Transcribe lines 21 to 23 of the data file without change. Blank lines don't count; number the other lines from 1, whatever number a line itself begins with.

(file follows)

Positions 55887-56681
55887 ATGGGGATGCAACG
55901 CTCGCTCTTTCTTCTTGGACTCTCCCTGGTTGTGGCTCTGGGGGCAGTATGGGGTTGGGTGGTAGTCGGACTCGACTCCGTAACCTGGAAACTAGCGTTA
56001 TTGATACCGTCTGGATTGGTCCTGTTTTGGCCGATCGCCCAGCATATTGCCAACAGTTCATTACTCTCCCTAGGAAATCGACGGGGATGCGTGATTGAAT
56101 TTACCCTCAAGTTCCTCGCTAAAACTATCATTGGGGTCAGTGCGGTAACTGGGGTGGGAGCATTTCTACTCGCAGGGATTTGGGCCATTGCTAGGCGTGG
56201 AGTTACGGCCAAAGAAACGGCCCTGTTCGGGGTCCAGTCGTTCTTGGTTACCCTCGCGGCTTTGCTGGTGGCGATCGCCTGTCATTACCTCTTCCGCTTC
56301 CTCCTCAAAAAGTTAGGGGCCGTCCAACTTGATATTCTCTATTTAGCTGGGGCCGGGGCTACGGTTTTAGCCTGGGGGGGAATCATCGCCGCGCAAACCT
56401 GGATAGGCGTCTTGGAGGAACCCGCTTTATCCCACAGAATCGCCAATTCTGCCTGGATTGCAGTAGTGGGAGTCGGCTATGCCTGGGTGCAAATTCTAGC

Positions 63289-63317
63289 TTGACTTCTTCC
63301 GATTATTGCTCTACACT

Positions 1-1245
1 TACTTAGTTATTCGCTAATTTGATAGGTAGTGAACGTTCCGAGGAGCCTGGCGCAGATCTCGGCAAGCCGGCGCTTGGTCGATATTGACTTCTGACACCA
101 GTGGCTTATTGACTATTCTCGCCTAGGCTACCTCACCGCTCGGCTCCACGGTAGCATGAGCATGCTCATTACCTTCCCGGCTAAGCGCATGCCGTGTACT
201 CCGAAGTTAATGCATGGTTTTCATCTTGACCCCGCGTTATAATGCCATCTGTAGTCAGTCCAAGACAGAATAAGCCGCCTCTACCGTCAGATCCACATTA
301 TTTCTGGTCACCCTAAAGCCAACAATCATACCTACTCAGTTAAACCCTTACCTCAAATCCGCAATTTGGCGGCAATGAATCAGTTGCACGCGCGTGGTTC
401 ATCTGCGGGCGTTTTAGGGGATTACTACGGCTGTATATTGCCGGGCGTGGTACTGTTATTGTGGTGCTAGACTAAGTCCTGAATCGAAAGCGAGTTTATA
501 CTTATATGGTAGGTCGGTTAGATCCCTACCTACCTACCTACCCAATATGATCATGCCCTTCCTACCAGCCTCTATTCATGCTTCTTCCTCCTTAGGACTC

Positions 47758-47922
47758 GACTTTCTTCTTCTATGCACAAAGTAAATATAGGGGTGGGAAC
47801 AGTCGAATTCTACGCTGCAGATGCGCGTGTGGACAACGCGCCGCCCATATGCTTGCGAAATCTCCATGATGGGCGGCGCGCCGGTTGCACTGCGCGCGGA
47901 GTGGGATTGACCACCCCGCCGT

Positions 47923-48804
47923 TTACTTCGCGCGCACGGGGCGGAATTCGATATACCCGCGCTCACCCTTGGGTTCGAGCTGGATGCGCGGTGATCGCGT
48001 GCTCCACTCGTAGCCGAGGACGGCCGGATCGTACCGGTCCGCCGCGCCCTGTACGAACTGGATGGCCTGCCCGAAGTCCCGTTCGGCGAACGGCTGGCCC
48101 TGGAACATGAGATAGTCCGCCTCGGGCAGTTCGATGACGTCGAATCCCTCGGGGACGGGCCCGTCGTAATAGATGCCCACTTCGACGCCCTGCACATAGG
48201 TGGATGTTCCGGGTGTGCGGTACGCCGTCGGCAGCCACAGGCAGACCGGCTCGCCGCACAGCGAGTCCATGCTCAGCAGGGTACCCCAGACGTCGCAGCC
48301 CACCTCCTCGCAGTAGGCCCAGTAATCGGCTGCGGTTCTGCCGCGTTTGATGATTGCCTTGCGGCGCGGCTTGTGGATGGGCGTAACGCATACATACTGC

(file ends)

47801 AGTCGAATTCTACGCTGCAGATGCGCGTGTGGACAACGCGCCGCCCATATGCTTGCGAAATCTCCATGATGGGCGGCGCGCCGGTTGCACTGCGCGCGGA
47901 GTGGGATTGACCACCCCGCCGT

Positions 47923-48804